Teacher union seeks retirement incentives

Cost-saving proposal would allow pay raises, erase deficit, it says

March 30, 2004|By Tanika White | Tanika White,SUN STAFF

As the city school system grapples with an unprecedented financial crisis, the Baltimore Teachers Union says it wants more money for its members and is recommending that city school officials shrink the system's staff - without more layoffs - by offering older teachers an incentive package to retire at the end of this school year.

In a savings and academic plan released yesterday, Baltimore Teachers Union President Marietta English said giving eligible teachers a financial incentive to leave could save the system about $16 million next school year. More than 900 teachers are eligible for retirement, and 715 would need to retire to meet that financial goal, union officials said.

That and other potential savings outlined in the union's proposal, called the Children Count Initiative, would eliminate the school system's $58 million deficit, English said. If the deficit was erased, the school system would be free to use new state funding for union-proposed academic initiatives and give the system's 8,000 teachers a raise.

"Our plan shows that there is money to do this," English said.

Union leaders, who delivered their plan to the school board and Mayor Martin O'Malley yesterday, want their ideas to be included in the fiscal accountability plan being developed by top city and school officials. The city bailed out the struggling system with a $42 million loan that comes with a requirement for greater financial accountability.

"We hope to be invited to the table to talk about our plan and [O'Malley's] plan," English said. "So that whatever's in the [final] plan, we all agree on and there are no surprises."

Union officials said school officials could use part of the money from a 2002 state education financing bill known as Thornton. Baltimore is to receive more than $60 million next school year if the funding is approved.

Patricia L. Welch, chairwoman of the school board, said yesterday that although she welcomes "the input and good thinking of the union," she doubts that the law governing Thornton school funding would allow the system to use the new money for salaries.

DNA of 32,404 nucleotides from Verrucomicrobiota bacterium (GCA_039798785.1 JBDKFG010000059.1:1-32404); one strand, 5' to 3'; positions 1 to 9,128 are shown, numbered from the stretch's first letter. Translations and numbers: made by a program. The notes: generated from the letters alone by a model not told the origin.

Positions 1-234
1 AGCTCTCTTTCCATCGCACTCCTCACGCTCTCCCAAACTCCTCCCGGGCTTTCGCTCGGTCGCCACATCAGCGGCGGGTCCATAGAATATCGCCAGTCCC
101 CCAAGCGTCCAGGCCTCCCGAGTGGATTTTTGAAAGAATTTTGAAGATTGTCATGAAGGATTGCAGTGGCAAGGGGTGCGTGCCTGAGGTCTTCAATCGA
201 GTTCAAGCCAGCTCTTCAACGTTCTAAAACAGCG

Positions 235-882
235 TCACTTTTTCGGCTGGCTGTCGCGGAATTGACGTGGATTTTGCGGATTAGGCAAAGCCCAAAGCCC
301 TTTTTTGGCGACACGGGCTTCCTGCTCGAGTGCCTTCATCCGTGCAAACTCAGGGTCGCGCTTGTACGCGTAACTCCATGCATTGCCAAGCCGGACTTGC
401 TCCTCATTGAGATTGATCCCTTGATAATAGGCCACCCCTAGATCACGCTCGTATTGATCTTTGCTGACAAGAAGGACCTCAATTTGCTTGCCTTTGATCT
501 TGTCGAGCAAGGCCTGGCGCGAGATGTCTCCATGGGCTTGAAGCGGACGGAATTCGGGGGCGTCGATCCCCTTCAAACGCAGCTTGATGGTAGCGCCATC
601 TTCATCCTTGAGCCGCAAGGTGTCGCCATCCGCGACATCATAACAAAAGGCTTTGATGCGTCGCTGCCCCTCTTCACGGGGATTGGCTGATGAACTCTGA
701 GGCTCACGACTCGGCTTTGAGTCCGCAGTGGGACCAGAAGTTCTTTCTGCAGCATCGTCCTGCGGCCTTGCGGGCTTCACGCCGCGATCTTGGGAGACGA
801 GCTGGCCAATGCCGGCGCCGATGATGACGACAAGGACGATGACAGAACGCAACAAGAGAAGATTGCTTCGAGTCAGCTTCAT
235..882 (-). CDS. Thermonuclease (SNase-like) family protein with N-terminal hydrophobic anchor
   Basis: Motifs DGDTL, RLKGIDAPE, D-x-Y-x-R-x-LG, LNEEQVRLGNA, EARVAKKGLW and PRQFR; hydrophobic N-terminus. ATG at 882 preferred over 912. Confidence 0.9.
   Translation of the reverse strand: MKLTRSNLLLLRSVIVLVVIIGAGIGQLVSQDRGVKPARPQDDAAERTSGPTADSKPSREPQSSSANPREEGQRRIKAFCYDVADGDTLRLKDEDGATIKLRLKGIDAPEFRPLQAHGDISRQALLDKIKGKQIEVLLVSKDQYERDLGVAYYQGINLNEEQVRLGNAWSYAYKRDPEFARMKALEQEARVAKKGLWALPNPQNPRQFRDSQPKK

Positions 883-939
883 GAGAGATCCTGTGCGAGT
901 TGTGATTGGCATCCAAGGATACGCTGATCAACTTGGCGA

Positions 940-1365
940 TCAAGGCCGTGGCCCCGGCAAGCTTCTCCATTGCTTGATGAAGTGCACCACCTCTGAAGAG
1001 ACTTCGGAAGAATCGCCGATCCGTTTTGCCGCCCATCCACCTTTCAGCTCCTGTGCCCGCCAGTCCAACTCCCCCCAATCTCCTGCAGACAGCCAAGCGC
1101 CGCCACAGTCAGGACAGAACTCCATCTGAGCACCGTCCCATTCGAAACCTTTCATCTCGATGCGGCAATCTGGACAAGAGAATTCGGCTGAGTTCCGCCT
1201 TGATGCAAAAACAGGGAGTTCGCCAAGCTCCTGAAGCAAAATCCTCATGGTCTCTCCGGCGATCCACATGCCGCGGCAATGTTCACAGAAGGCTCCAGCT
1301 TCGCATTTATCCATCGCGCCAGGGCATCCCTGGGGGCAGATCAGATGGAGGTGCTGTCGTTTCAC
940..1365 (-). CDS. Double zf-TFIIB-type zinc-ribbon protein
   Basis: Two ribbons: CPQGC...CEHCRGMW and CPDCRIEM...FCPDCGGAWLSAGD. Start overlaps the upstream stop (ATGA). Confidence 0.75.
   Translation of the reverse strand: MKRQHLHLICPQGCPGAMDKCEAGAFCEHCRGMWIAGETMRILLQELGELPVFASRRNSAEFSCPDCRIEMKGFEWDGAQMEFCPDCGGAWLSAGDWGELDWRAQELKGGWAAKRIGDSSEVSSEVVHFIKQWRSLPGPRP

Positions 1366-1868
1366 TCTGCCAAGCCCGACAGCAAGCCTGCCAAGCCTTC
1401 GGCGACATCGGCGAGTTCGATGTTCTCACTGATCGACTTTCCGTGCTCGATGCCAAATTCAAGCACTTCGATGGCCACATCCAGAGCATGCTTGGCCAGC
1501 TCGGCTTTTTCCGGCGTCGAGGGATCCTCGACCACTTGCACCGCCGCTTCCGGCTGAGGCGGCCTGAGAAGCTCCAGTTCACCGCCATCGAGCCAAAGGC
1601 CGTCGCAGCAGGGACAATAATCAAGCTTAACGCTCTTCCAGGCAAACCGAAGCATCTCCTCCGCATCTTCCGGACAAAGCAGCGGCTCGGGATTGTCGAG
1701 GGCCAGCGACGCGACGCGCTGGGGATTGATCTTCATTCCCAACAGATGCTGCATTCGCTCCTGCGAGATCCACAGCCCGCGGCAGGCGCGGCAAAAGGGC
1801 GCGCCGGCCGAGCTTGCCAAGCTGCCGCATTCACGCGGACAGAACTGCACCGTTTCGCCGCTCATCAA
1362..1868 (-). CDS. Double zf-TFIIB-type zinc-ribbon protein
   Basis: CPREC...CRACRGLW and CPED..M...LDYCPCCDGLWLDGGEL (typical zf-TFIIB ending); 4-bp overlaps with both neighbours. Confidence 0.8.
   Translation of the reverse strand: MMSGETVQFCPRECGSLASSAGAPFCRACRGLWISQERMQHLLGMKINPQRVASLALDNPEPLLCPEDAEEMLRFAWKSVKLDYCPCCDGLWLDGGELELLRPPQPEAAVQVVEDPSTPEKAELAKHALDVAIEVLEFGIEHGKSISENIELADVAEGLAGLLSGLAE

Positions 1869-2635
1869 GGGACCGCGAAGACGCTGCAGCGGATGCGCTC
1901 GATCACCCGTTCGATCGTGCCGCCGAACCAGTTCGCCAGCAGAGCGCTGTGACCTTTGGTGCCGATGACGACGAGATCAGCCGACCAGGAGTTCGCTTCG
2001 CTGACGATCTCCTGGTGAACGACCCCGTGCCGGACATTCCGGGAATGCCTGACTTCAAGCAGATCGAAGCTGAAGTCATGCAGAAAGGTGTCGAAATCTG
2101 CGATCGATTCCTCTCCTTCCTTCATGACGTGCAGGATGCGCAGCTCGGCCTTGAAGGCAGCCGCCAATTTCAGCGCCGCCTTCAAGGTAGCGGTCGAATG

"I don't think that the legislators had that in mind when they came up with Thornton," Welch said. "But it was to provide additional services for students."

In their proposal, union leaders recommend a number of academic services and programs, including the addition of a highly qualified master teacher at each elementary school and the expansion of a successful initiative called the CEO's District, which lengthens the school day and school year at a group of low-performing schools and provides continuous teacher training.

Loretta Johnson, vice president of the American Federation of Teachers and a leader in the Baltimore Teachers Union, said the system won't be able to provide those services to students without qualified teachers.

Many teachers have been demoralized by this year's financial crisis, and several have left the system or said they plan to leave, Johnson said. That, she said, provides all the more reason to give teachers a raise.

"If we want to hold on to qualified teachers and not lose them to other counties," Johnson said, "we have to stay competitive."

Among its cost-saving suggestions, the union is recommending that the school system take measures to prevent the kind of excessive hiring that occurred this school year and resulted in a budget overrun of about $14 million. The system mistakenly projected that enrollment would increase and hired more than 300 teachers who weren't needed.

"Hiring only the necessary staff would save [the school system] approximately $3 million," the union plan says.

In addition, the union is counting millions of dollars in savings from concessions teachers made during the last round of contract negotiations and money the system will save next year after it eliminates close to 800 jobs this year. Those savings will erase the deficit by next year, the union contends.

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